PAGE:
At its meeting on October 14, 2020, the Federal Council decided not to extend the temporary measures to prevent corona-related bankruptcies. The measures of the Covid-19 Ordinance on Insolvency Law of April 16, 2020 were limited to six months and continue to apply until October 19, 2020. For legal entities and their responsible persons that are subject to a legal obligation to notify in the event of capital loss and over-indebtedness, this also means a return to the regular legal obligations to notify in the event of capital loss and over-indebtedness.
With this decision, the Federal Supreme Court clarified the question whether an unsuccessful proceeding for setting aside the objection also justifies the non-disclosure of debt collection to third parties based on Art. 8 para. 3 lit. d of the Swiss Debt Enforcement and Bankruptcy Act. The Federal Supreme Court denies this. Even after an unsuccessful application for the objection to be set aside, the debt enforcement request would still be disclosed to third parties. If the (alleged) debtor nevertheless wishes to prevent disclosure of the debt collection to third parties, he can and must take action himself and bring an action against the (alleged) creditor for cancellation of the debt collection request or demonstration of non-existence of the claim.
In these extraordinary COVID-19 times, many people are forced to deal with illness or even death. Accordingly, precaution seems more important than ever and the question of what happens or should happen to one's assets in the event of death is omnipresent. Certain legal precautions can be taken in such cases to safeguard one's will as comprehensively as possible. The following article provides an overview of the legal possibilities.
Legal entities and partnerships ceasing their business activities should be formally liquidated sooner or later. The required proceedings and tax consequences in Switzerland are summarised in this newsletter.
In the case of a self-employed mother the Swiss Federal Supreme Court rejects an operating allowance similar to the one paid to women and men in service. This unequal treatment is due to physical differences between men and women and is therefore not discriminating. In the opinion of the Swiss Federal Supreme Court, the legislator must take action and enact the legal basis to pay an operating allowance to self-employed mothers as well.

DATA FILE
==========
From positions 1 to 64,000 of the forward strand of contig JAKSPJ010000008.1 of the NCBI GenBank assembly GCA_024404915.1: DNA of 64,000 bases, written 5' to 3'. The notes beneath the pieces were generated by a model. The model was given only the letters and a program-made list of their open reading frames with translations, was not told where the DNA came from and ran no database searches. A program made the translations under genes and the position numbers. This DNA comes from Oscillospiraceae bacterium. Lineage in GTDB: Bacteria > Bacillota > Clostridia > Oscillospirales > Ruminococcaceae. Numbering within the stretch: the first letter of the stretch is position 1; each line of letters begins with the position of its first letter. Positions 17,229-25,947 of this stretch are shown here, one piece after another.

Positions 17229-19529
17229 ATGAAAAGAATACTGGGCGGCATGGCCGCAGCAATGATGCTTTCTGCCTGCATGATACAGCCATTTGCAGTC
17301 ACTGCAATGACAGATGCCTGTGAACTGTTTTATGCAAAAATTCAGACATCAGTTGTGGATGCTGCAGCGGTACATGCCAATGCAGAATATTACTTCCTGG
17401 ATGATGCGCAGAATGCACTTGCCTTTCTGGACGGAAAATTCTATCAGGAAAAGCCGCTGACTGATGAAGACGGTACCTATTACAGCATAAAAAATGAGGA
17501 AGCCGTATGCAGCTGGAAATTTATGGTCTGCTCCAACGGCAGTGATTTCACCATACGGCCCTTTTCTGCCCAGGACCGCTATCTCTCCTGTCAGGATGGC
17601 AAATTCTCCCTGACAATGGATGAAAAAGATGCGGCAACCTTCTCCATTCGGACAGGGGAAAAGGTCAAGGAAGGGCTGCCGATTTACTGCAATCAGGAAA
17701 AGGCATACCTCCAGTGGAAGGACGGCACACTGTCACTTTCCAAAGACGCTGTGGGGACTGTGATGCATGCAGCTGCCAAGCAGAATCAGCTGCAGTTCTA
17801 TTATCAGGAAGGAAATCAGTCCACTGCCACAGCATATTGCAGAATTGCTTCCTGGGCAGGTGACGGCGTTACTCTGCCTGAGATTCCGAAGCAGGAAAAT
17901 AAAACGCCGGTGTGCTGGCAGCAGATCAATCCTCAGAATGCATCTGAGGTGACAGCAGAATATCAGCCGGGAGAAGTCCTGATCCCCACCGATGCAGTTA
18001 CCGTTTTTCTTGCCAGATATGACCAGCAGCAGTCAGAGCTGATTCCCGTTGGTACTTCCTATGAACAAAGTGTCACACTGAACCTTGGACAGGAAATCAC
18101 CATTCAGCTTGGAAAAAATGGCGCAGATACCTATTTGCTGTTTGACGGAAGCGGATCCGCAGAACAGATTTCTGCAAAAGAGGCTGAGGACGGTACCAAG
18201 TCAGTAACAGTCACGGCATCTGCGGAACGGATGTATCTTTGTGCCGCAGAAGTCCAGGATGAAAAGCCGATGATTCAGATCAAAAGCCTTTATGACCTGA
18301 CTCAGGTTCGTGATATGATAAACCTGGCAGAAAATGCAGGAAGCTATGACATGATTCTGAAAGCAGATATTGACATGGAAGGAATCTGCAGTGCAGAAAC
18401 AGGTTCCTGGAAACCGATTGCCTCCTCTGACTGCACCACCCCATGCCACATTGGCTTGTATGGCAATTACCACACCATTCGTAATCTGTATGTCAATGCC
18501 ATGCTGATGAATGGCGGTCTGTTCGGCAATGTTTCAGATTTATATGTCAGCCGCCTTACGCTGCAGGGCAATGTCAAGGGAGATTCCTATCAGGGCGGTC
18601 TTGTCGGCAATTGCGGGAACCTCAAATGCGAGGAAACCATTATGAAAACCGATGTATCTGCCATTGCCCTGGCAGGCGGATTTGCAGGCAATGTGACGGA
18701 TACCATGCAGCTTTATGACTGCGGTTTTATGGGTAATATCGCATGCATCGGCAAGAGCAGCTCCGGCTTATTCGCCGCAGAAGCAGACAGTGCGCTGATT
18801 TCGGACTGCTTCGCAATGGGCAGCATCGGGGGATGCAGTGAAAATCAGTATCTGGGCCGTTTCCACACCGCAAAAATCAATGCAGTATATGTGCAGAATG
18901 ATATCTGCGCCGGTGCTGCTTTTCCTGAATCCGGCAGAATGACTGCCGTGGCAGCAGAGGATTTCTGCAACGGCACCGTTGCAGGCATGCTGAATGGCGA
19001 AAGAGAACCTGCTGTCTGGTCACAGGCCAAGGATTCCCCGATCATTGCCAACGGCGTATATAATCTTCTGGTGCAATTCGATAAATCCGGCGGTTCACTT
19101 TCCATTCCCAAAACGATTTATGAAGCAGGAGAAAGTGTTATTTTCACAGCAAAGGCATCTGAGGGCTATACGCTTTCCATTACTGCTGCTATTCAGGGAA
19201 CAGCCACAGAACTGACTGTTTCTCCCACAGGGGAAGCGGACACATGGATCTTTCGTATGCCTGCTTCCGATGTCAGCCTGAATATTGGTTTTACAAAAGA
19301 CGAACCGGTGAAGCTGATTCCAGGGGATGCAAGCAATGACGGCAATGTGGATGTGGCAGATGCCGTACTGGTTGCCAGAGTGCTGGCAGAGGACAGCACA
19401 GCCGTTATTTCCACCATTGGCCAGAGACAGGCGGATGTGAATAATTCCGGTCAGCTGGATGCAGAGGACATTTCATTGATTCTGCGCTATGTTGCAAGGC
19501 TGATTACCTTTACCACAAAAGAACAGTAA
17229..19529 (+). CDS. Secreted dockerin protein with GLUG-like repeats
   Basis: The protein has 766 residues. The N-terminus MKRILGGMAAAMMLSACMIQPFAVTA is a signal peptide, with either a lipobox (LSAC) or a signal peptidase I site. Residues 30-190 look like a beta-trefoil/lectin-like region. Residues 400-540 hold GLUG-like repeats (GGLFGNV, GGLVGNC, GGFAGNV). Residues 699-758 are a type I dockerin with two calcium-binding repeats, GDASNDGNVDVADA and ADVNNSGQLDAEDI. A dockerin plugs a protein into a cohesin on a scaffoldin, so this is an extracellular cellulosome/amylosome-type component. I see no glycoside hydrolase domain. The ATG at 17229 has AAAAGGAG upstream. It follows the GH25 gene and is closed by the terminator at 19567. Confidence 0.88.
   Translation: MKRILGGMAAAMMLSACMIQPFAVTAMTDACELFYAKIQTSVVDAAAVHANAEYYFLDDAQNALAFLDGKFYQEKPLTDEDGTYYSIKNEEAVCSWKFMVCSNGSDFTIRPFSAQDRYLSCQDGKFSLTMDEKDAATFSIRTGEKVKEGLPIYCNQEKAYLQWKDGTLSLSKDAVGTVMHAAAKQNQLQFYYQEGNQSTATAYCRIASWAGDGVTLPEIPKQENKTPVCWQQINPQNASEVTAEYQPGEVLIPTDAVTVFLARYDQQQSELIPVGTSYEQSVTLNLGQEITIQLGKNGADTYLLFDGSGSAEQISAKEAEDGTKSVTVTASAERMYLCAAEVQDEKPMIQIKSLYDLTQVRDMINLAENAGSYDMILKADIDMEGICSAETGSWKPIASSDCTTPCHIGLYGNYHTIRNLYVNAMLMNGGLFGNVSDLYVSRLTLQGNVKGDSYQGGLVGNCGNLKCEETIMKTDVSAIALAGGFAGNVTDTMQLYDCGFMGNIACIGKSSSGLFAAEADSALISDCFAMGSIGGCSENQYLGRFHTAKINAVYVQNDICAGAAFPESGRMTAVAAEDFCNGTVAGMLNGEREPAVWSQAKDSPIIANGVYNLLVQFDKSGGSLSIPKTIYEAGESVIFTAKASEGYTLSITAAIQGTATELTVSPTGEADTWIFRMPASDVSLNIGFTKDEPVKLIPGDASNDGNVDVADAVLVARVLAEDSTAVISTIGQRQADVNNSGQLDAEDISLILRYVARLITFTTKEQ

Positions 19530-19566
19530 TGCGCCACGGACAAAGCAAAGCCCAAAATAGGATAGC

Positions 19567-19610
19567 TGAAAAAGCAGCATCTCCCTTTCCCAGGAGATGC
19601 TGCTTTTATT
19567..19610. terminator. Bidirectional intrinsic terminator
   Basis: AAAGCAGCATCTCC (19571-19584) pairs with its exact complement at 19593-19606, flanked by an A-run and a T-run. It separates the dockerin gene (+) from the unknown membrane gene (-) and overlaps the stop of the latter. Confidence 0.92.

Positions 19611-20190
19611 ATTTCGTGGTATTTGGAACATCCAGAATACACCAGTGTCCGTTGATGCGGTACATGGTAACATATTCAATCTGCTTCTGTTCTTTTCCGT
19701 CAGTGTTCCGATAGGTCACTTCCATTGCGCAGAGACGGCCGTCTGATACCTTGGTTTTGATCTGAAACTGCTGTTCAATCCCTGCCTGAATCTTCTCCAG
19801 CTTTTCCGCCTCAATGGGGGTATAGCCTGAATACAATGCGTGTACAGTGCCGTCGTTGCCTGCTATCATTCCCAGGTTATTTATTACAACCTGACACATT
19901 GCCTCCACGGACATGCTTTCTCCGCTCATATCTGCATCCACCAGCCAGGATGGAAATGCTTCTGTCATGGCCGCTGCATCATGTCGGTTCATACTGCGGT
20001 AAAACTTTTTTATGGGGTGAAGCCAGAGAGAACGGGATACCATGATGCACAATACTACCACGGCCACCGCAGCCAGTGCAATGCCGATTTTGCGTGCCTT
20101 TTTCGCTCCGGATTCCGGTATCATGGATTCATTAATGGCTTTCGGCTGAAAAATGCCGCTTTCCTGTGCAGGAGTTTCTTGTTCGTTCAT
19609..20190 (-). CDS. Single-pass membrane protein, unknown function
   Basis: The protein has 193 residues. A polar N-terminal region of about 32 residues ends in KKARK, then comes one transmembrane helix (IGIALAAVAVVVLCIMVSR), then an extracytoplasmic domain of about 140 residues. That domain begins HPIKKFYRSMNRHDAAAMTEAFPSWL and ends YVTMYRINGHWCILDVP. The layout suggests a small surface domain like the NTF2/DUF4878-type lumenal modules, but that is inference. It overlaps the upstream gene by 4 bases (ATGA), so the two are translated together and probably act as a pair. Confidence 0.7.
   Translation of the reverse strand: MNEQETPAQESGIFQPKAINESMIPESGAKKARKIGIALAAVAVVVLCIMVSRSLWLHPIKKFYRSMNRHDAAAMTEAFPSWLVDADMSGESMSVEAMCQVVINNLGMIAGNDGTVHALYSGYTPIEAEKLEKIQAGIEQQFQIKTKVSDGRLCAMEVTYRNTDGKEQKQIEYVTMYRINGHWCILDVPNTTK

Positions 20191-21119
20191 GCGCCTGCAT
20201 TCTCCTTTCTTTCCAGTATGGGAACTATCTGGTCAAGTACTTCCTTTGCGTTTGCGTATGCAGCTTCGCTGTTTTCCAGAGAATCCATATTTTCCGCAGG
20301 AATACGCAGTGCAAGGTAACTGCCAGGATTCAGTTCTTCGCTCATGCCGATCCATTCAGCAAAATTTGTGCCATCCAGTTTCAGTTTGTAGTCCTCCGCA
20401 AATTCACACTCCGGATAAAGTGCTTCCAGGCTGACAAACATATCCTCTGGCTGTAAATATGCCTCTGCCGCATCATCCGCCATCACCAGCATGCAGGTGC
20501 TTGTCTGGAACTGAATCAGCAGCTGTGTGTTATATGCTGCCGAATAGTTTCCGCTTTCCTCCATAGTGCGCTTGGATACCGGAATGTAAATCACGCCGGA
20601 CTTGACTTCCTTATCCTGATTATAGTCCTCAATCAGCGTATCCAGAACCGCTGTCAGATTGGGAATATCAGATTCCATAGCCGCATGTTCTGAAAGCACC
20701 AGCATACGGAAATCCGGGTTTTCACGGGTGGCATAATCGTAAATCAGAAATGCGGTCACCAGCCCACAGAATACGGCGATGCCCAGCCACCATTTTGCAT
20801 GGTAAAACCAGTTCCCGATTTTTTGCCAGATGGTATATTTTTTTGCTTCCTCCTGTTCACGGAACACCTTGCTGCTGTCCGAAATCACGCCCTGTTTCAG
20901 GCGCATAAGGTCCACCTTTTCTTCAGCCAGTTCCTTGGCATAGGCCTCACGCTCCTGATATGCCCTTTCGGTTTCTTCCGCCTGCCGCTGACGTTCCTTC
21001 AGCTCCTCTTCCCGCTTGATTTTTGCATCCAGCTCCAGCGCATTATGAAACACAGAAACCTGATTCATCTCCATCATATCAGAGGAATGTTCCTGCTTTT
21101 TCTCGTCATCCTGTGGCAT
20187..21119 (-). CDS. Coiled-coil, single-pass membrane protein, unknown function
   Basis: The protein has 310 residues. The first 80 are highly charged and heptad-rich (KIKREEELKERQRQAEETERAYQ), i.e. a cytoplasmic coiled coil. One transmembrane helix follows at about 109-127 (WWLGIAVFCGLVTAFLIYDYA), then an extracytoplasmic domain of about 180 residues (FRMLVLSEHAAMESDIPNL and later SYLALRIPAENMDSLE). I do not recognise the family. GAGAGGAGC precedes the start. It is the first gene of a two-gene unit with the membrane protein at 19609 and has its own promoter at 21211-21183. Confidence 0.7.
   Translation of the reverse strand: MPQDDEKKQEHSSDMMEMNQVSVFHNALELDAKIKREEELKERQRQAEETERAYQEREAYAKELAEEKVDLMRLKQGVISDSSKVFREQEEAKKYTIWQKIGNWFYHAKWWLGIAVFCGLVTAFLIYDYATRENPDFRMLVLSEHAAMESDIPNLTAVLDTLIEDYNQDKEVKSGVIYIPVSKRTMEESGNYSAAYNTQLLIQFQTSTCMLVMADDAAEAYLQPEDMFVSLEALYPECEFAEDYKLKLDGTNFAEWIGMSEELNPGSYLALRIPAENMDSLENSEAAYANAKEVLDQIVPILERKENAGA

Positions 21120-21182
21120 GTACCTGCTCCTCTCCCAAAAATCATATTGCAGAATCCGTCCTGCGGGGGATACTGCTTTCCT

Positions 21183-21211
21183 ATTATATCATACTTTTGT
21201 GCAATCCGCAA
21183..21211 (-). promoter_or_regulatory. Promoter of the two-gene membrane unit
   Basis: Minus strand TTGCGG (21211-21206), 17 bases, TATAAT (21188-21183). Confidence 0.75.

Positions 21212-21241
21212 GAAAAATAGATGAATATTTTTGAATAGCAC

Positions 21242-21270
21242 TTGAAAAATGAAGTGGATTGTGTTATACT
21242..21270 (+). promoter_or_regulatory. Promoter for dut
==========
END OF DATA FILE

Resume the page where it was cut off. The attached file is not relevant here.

In an officially published decision, the Federal Supreme Court has confirmed that the cantons can decide on the requirements for home schooling as long as this ensures that there is sufficient primary education. No entitlement to home schooling can be derived from the Federal Constitution. The complainant therefore failed with her request. In the light of this current case law, the regulations on home schooling in the Canton of Zug appear to be in conformity with the Constitution.
The Zurich Higher Court ruled that the removal of the non-competition clause due to termination by the employer also removes the obligation to pay compensation for the non-competition clause.
Due to the Coronavirus situation the tax authorities of the Canton of Zug have taken various measures to support the…
Pursuant to the decree, the Federal Council has announced the start of the Easter judicial vacations in civil and administrative…
At its meeting on Wednesday, 26 February 2020, the Federal Council took note of the results of the consultation on the revision of the Code of Civil Procedure (CCP) and released the dispatch for the parliament. This was triggered by a motion submitted in November 2014, which demanded that the existing CCP be first examined for its suitability in practice and that the Federal Council then use the results to develop a draft with necessary adjustments. Purpose of this procedure was to adapt the CCP in a single draft and thus prevent it from being split into individual revision packages.